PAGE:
Mickey Myers was born and raised in Hollywood, California, where she studied art with famed silkscreen artist, Corita Kent.
Myers began her career as an artist in Boston in the mid-1960's, managing an art gallery, running a graphic design business, and creating limited edition silkscreen prints and posters which were exhibited nationally for two decades.
Boston Magazine named her one of the city's most influential women.
In the late 1980's, Myers returned to Los Angeles, long enough to produce a documentary for public television, and realize she belonged back in New England.
Since 1991, Myers has lived in Vermont, until recently in a 210 year old farmhouse she considered the most beautiful place on earth. Myers began her work in pastel in direct resonse to the view from her living room window in Hyde Park, Vermont. Her pastels have been the subject of eight major exhibits: Dances with Bougainvilla (1992), The View From My Window (1996), Nuages (Clouds) (1996), Bouquet du Crand Ciel (Bouquet from the Great Sky) (1997), Travels with My Sister 1998), Le Soleil (1999), Looking West (2002), and Sunday Paintings (2004).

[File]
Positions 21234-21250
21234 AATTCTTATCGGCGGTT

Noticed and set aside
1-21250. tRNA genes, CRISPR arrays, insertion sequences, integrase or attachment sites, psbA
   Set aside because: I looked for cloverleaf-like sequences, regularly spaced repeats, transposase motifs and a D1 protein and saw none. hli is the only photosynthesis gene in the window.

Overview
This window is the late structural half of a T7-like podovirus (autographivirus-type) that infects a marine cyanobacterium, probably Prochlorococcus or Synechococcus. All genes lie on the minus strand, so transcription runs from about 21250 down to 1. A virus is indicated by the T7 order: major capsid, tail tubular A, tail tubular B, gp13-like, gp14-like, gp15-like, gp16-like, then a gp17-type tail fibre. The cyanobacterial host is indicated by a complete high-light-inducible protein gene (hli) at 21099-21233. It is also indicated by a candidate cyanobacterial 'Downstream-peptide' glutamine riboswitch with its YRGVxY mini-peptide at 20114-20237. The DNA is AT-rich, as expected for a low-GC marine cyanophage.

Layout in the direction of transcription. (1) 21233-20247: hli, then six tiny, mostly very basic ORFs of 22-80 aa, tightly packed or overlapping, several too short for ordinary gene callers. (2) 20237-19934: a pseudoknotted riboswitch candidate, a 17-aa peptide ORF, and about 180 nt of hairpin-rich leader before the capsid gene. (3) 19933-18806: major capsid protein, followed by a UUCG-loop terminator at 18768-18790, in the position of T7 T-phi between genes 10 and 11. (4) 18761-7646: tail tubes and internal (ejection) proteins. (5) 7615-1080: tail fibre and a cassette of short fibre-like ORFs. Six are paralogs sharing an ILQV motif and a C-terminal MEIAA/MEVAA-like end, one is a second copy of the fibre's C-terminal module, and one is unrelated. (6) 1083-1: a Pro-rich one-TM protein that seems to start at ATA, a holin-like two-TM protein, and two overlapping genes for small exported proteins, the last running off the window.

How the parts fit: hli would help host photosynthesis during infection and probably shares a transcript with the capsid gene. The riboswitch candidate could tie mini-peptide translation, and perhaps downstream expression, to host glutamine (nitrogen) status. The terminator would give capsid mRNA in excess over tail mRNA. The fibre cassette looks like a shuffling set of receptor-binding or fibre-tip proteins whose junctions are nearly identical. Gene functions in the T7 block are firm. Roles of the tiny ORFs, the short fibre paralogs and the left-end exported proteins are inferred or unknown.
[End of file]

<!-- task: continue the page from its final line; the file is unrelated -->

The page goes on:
In 2003, Myers moved to Johnson, Vermont, to a home originally built in 1914 for the artist Georgia Balch, and until recently occupied by staff members from Vermont Studio Center. In fact, the house has never been without an artist in residence!
Myers notes that her work always shifts when she moves, and reports that from the first day in this new studio, unexpected developments began to take place in her work. For example, she introduced undercoatings of acrylic paint, over which she drew in pastel. She sees a dramatic change in her sense of space on the page, and notes an increasingly abstract perspective in her work.
No matter where she is, Mickey Myers is passionately involved in her community and in the creation and exhibition of art: her own, that of her students, and of her friends and fellow artists. With Monet, she holds this thought, "Color is my day long obsession, joy and torment."
To see a larger version of the works below, click on the icon.